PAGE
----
Thinking and Talking about Arts and Culture in Southeast Asia
Image: Sherwynd Kessler

“The Human Voice”: Regrets? A Few. But Then Again, Too Few to Mention

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By Vincent Vichit-Vadakan

(840 words, 7-minute read)

The Human Voice at Loft 29 on the closing weekend of George Town Festival marks the first collaboration between veteran actress Susan Lankester and Joe Sidek, the festival’s founder and driving force, here in his directorial debut.

In his stage notes to La voix humaine (The Human Voice), written in 1927 and first performed in public at the Comédie française in Paris in 1930, Jean Cocteau describes a woman alone in a night shirt on a bed on a bare stage, deliberately stripping away distractions and artifice from his one-act play. She anxiously awaits a phone call, suffers the indignity of wrong numbers and crossed lines, and finally speaks to her beloved, who wants their love letters back so he can destroy them. She feigns acceptance of their break-up, but her true feelings for him and her spiraling desperation overwhelm her as she understands that her loss is irreversible.

Her bigger-than-life reaction in the throes of drama and turmoil is central to The Human Voice and to flamboyant Cocteau’s esthetic. When the play opened it was cheered for its modernity as much as it was vehemently derided for a heroine and an author who were judged to be shameless and immoral. Cocteau wrote The Human Voice the same year that he wrote Le livre blanc, a poetic tale of his early loves with young men. Though published anonymously, he left little doubt as to the paternity of the book, adding his distinctive drawings and a signed foreword to later editions.

Image: Sherwynd Kessler

Cocteau basked in high drama, onstage and off, magnifying characters, first and foremost himself. He projected his own defiance and non-conformity onto the heroine of The Human Voice, a quintessential camp icon in a Susan Sontag sense of the term. In creating the desperate phone calls, it’s hard to imagine that he didn’t draw upon his own mourning of Raymond Radiguet, his literary protégé who was more than two decades his junior and who had died of typhoid in 1923. But prudish Parisian society would never forgive him for flaunting such indiscretion and in later years prevented the artist from taking a seat as an Immortal in the august Académie française, an honor traditionally granted to France’s greatest writers.

In Joe Sidek’s version of The Human Voice, the  woman is given the Straits-inflected name Audrey Monteiro, a showgirl in colonial Malaya. She rings Ipoh, asks for Tuan (“Monsieur” in the original) and remembers their time in Singapore. She first appears on stage singing No Regrets, the English cover of Edith Piaf’s affirmation Non, je ne regrette rien before retiring to her cluttered dressing room to wait for her lover’s call.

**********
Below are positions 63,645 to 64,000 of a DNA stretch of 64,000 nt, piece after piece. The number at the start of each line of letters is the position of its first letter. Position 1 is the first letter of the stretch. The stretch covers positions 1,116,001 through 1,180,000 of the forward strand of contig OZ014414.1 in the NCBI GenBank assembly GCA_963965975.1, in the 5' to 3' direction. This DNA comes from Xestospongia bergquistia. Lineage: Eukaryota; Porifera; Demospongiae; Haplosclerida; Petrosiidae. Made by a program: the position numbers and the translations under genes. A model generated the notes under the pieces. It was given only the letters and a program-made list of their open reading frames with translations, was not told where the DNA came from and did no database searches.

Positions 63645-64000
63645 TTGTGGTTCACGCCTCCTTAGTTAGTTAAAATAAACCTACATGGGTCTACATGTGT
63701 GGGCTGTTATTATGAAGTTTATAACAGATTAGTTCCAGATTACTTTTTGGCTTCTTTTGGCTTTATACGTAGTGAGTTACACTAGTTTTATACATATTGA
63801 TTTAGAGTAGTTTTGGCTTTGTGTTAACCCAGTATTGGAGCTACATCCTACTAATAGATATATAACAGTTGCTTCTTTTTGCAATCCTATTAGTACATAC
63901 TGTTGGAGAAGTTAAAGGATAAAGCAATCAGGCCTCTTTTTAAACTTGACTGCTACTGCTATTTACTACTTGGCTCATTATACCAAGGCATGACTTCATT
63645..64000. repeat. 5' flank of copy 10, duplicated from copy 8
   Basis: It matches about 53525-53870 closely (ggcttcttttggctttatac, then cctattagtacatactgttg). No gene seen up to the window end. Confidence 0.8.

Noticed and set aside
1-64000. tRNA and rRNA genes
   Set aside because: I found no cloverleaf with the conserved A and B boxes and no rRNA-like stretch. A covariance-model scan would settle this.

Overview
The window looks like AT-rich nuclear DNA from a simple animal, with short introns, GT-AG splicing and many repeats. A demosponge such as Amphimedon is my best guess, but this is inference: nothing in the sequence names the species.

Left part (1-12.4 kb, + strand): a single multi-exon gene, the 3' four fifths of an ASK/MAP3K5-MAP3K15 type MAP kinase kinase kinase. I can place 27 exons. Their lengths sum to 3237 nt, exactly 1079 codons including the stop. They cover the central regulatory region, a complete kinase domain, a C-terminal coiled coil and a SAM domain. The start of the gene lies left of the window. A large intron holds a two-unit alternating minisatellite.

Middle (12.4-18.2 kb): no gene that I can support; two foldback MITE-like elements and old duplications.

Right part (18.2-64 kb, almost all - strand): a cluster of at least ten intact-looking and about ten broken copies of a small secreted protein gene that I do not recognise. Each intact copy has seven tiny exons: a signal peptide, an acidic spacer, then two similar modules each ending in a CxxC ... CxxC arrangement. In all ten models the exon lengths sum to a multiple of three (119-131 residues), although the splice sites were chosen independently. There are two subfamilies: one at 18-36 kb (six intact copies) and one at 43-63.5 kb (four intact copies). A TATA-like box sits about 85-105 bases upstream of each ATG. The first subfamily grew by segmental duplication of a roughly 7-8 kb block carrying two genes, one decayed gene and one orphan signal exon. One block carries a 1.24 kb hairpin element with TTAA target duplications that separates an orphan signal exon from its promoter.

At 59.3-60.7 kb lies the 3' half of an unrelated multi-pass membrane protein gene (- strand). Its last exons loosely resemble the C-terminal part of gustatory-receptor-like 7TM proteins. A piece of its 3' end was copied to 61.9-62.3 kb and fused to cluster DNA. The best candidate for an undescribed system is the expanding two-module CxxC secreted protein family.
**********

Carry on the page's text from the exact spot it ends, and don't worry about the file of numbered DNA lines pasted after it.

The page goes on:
Image: Sherwynd Kessler

Portraying her as a torch-song singer isn’t merely cosmetic. Besides hinting that social divide may be the unsurmountable obstacle to their happiness, the lyrics sung with growing gusto by Malaysian actress Susan Lankester underlines a dimension of her character that other memorable performances have steered clear of. Incomparable neorealist actress Anna Magnini directed by Roberto Rosselini is wide-eyed and uncomprehending; French legend Simone Signoret’s audio version conveys despair entirely through her distinctive throaty rasp and her poignant silences; Ingrid Bergman’s patrician portrayal is steeped in helpless pathos. All are women on the brink.

Lankester on the other hand chooses a much more difficult path and her performance confirms that her second acting career will be more memorable than her first. Beginning with Mekanik in 1983, a string of popular film and TV roles including iconic sitcom 2+1 and a requisite pop album owed more to stereotypes and shoulder pads than they did to subtly drawn characterizations. After a long hiatus, Lankester returned to stage and screen taking on decidedly more substantial projects like Eve Ensler’s The Vagina Monologues (dubbed The Good Body for Malaysian audiences) as an actress, director and producer.

She alternates almost emotionless restraint with self-awareness (“Stupid! Stupid!” she hurls at her vanity table mirror when she realizes the extent of his betrayal). Whereas lines like “What if I said I knew you were lying” and “Darling, listen to me” are usually played as grasping at glimmers of false hope, Lankester tinges them with resistance, determination and maybe even a hint of bitchiness. She is heart-broken. But to the bitter end, her destiny remains in her own hands. She may be a jilted showgirl, but it doesn’t make her any less the diva. Some spectators may regret the hysteria that carries other performances, but what the heroine loses in pathos, she gains in depth and empathy. She takes off her wig and stares into her mirrror, à la Marisa Paredes in All about My Mother, a performance that was already an homage to Bette Davis in All about Eve, and we see straight into her unadorned soul, just as Cocteau intended.

The Human Voice isn’t as much a monologue as it is a dialogue: one between a woman and the lover she has lost; between the woman and herself, swinging between determination and delusion; and between words, spoken or unheard, and the long silences that punctuate them.


The Human Voice was staged at Loft 29 at the George Town Festival from 2 – 3 September 2017.

Vincent Vichit-Vadakan gave up a long career in Paris publishing to learn Italian and travel the world. Now a journalist based in Bangkok, he writes about heritage, culture, food and tourism for a variety of international publications. Chances are that he is planning his next trip, and his next meal.

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